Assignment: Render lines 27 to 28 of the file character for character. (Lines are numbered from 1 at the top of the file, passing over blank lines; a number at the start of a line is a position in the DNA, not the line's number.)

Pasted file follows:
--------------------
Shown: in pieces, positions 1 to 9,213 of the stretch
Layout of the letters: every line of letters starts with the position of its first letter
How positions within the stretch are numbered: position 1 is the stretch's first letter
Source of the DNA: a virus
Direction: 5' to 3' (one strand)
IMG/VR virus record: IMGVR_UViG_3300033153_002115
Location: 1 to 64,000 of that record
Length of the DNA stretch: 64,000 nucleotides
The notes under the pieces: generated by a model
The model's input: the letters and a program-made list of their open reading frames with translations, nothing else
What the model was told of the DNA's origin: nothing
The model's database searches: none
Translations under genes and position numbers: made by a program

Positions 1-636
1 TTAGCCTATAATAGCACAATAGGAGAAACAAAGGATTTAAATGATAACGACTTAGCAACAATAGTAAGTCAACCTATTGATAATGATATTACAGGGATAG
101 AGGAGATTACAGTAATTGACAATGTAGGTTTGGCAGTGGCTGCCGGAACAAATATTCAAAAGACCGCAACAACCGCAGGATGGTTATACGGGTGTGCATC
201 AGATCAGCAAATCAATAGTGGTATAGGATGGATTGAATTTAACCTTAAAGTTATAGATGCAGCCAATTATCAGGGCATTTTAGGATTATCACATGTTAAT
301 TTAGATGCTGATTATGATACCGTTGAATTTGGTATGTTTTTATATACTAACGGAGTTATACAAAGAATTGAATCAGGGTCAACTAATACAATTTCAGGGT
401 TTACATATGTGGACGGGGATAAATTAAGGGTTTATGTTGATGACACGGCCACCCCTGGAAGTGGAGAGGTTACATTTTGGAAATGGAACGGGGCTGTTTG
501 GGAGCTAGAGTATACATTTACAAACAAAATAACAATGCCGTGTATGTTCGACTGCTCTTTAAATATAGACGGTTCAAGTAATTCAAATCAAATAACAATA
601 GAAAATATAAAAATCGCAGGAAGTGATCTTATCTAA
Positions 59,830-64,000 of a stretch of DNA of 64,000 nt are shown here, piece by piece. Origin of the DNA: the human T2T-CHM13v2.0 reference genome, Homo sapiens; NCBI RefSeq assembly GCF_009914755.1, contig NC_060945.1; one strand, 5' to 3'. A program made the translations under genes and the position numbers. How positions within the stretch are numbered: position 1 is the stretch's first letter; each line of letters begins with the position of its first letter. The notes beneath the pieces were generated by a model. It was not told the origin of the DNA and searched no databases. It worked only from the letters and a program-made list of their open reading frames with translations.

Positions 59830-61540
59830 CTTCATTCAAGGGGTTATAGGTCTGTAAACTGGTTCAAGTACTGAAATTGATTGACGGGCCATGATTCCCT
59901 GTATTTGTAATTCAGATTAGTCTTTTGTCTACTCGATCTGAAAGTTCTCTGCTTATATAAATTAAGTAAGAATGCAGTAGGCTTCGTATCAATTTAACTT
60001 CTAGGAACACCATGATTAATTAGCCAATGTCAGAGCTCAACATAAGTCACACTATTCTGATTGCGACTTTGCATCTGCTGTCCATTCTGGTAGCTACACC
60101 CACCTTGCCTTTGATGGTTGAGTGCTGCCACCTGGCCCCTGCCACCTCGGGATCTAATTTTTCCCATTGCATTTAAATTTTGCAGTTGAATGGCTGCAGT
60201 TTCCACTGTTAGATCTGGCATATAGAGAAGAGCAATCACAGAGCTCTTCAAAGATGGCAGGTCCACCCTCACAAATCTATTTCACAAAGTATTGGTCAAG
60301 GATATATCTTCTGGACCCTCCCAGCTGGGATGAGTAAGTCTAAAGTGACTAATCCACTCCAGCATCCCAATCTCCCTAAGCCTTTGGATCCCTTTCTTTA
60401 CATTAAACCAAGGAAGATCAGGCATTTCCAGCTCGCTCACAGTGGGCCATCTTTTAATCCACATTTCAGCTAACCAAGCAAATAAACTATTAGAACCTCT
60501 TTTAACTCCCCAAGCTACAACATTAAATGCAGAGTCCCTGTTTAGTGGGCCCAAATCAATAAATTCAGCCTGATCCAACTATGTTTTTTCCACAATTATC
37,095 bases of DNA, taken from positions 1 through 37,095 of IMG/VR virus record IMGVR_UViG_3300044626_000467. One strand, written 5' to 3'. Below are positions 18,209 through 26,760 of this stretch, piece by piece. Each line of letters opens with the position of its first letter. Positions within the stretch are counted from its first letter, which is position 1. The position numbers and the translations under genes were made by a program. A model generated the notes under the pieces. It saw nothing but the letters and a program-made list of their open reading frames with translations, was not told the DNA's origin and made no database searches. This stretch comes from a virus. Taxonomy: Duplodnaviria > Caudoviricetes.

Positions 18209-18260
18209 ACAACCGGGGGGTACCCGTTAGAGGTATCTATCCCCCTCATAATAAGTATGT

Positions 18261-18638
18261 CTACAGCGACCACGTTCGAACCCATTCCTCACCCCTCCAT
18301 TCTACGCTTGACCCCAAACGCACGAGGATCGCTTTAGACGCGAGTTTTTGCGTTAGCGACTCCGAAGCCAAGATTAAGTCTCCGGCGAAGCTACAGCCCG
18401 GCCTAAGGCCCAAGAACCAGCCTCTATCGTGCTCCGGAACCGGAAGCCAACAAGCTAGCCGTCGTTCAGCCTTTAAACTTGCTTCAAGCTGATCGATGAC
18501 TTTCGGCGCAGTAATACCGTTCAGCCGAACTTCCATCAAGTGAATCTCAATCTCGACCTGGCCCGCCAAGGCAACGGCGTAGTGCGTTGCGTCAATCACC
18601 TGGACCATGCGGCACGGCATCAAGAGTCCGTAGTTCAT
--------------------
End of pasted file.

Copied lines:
60101 CACCTTGCCTTTGATGGTTGAGTGCTGCCACCTGGCCCCTGCCACCTCGGGATCTAATTTTTCCCATTGCATTTAAATTTTGCAGTTGAATGGCTGCAGT
60201 TTCCACTGTTAGATCTGGCATATAGAGAAGAGCAATCACAGAGCTCTTCAAAGATGGCAGGTCCACCCTCACAAATCTATTTCACAAAGTATTGGTCAAG